Sunday, April 6, 2008
Relative difficulty: Medium
THEME: "COVERS EVERY BASE" - four theme answers go from FIRST to HOME in their first words
Well this took me two minutes longer than last week's. There was much flailing about, and then a resentful stubbornness set in, which made me stop speed-solving altogether. The theme is fine. Not particularly remarkable, but OK. But there are numerous little things that irked me. Where to start? Well, let's try the theme answers themselves:
- 17A: Bess Truman or Barbara Bush (First Lady) - yeah, that's alright.
- 25A: Question after the fact (second-guess) - at this point I had the theme down, or at least had a general sense of where it was all going.
- 40A: Takes care of all possibilities (covers every base) - this I did not like, for reasons that both are and are not legitimate. You COVER ALL THE BASES (as my wife rightly pointed out), you don't (or shouldn't, or don't as often) COVER EVERY BASE. That just sounds wrong. Which brings me to my illegit [wink] complaint: when do you ever "cover" a base in baseball? OK, I can answer that. A fielder might cover a base, in the sense of being present at that base in order to receive a throw from another fielder. But one fielder cannot COVER EVERY BASE. A team could, I suppose, but I'm trying to think of a situation wherein that would happen. I guess it happens on every at bat, but then ... that's just called "playing baseball," isn't it? It's not particularly special. The other way one could COVER EVERY BASE is with a tarp, as during a rain storm. I wrote in TOUCHES EVERY BASE, or at least wrote in TOUCHE-, at which point I realized my phrase would not fit.
- 52A: Grilling (third degree) - fine.
- 65A: 1990 Macaulay Culkin film (Home Alone) - got ahead of myself and wrote FOURTH in here without even looking at the clue first. Then realized that FOURTH is not a base.
Nextly, there was 14A: Not loco (sane) - excuse me, but no. You need to make a decision. You went with this EXACT clue little more than a week ago, but there, your answer was SANO. And then today, it's SANE? Grrrrr. Now, I think SANE a far better answer, but jeez louise, make up your mind. That "O" from the very wrong SANO gave me a "Your puzzle is incorrect message," which, ultimately, is my fault for not checking the Down cross (4D: Place for eggs - NEST), but still: grumble. Man, no wonder I couldn't get [Place for eggs] - not having looked at the IDI AMIN clue, and having SANO where SANE was supposed to go, I had -OST as the answer here. Totally ridiculous.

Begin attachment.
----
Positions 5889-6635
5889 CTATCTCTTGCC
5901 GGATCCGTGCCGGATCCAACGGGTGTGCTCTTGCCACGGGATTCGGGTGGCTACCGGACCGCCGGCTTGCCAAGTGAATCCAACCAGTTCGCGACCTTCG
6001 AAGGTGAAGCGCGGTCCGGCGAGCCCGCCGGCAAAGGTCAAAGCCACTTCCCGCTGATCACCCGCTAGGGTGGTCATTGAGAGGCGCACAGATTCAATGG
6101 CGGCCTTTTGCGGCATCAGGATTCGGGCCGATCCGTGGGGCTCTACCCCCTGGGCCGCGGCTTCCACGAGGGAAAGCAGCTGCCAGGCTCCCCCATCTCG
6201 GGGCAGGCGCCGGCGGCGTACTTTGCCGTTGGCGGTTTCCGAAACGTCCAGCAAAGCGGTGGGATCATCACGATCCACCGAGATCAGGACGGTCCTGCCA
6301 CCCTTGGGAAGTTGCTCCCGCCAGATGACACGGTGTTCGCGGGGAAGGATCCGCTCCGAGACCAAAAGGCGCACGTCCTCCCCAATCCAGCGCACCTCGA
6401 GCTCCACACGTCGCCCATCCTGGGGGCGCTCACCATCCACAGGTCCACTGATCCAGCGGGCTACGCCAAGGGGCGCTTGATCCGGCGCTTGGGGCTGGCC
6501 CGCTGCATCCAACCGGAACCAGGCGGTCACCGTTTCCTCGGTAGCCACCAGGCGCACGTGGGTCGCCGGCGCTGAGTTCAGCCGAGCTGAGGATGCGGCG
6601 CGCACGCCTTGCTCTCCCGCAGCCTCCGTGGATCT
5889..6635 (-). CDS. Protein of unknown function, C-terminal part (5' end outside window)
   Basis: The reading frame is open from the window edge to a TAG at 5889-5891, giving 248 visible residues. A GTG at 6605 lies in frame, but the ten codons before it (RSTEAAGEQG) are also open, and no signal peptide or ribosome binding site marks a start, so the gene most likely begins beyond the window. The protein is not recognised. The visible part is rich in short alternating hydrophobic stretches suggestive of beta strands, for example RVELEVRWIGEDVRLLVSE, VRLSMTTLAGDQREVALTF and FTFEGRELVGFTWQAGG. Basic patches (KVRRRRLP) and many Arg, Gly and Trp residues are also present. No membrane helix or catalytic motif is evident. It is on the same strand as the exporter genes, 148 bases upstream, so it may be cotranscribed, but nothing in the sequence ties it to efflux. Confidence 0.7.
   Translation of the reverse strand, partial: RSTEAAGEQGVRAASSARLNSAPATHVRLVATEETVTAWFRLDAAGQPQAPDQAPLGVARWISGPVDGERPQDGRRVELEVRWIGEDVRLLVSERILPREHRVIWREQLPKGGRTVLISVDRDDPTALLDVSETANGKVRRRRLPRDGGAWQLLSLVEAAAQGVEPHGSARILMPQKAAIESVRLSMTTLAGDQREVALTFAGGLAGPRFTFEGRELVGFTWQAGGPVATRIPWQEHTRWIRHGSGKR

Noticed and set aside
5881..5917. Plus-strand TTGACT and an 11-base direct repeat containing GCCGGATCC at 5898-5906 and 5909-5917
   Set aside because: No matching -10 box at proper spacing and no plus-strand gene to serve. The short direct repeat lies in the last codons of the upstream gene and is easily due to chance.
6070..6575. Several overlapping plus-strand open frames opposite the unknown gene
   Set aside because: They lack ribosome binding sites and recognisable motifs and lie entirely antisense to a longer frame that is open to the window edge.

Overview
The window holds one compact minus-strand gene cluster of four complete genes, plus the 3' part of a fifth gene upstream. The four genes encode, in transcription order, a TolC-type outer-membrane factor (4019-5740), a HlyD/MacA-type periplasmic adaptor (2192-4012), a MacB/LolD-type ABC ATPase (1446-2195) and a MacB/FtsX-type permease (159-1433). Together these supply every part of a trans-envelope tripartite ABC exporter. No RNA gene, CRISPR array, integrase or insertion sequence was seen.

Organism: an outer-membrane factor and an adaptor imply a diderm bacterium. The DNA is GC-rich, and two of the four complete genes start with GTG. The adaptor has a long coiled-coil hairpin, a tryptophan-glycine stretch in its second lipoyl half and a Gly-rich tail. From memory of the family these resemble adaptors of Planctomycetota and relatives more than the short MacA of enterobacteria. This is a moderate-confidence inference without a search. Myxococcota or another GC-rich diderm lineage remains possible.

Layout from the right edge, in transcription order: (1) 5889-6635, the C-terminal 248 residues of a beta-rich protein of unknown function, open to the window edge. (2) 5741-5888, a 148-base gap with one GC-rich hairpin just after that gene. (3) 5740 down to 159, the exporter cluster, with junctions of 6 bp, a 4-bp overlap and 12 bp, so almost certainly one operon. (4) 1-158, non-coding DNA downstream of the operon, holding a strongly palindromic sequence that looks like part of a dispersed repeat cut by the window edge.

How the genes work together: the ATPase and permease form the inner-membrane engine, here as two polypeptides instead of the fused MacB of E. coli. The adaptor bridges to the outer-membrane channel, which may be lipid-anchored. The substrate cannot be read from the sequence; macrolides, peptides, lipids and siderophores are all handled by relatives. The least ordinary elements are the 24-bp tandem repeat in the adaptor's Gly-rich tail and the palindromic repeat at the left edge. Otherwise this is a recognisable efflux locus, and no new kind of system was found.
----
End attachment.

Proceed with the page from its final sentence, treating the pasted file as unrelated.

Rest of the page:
More frowny faces: 8D: Brother comic Shawn or Marlon (Wayans). What the hell is a "Brother comic?" I am now laughing out loud (literally), wondering if the racial implications of the clue ever occurred to anyone writing / editing / printing this puzzle. My brain turned this enigmatically phrased clue into [Brother of comic Shawn or Marlon], so I was wondering why DAMON wouldn't fit (oh yes, that's right. I know my WAYANS brothers). "Hey, have you heard that new Brother comic? I hear he is def. Quite def, indeed."
Lastly in the ugh department, there was GOONY (55D: Foolish person, slangily). Uh ... what? Wife says this is a British thing. I say this is a Cyndi Lauper thing, at best. Yuck. Oh, and the horrid abbreviation COR (33D: Where streets intersect: Abbr.). Then there was my own problems with misreading and misunderstanding. Thought 3D: Put aside for later (in reserve) was looking for a verb, and I read only the first two words of 66D: Bygone Russian space station (Mir) and promptly entered MIG (Russian fighter jet).
- 9A: Frank of the Mothers of Invention (Zappa) - ah, this I liked. He was wacky. His kids' names are wacky. And his name has a "Z" in it. The Down cross is pretty great too: ZANE GREY (9D: "Riders of the Purple Sage" author).
- 31A: Old letter salutation (Sirs) - that's "old?" I was expecting "Salve!" or the like.
- 34A: Competitor of Dove or Camay (Lux) - though I feel I've made this exact comment before, I will say again: Lux? I've heard of Dove and Camay, and while I've heard of LUX, I feel as if I've heard of it in the way I've heard of IPANA toothpaste, e.g. I've heard of it in the context of a bygone time.
- 44A: Pan-cooked brunch treat (crepe) - yum. I myself have had one too many pancakes today (for breakfast ... and then leftovers as my dessert after dinner).
- 13D: Peruvian peaks (Andes) - I first knew ANDES as a rectangular chocolate mint candy in a dark green wrapper that semi-fine restaurants might offer you with your bill (this was in the 70s/80s).
- 32D: U.N.C.'s athletic org. (ACC) - easy, but then erased part of it for my wrong TOUCHES ALL THE BASES foray into 40A.
- 42D: German river in a 1943 R.A.F. raid (Eder) - all from crosses. European rivers, still not my specialty.
- 51D: Mother of Castor and Pollux (Leda) - I know this, but still couldn't think of anything but HERA to go into a -E-A.
- 54D: Ballroom dancer Castle (Irene) - learned about her from xwords. Very common crossword name.
- 32A: "God's Little _____" (Erskine Caldwell best seller) - oh he was saucy, Caldwell was. He was a huge seller in the nascent American paperback industry. His paperbacks went through an obscene number of printings, and as the 40s turned to the 50s, the covers got more and more racy.
Signed, Rex Parker, King of CrossWorld
PS I'm in Patrick Merrell's latest comic. Sort of. Check it out.
PPS Emily, knowing my love of ERNS, just sent me this - expect to see another version of it soon, possibly in my site banner or in the form of a logo...
[drawing by Emily Cureton]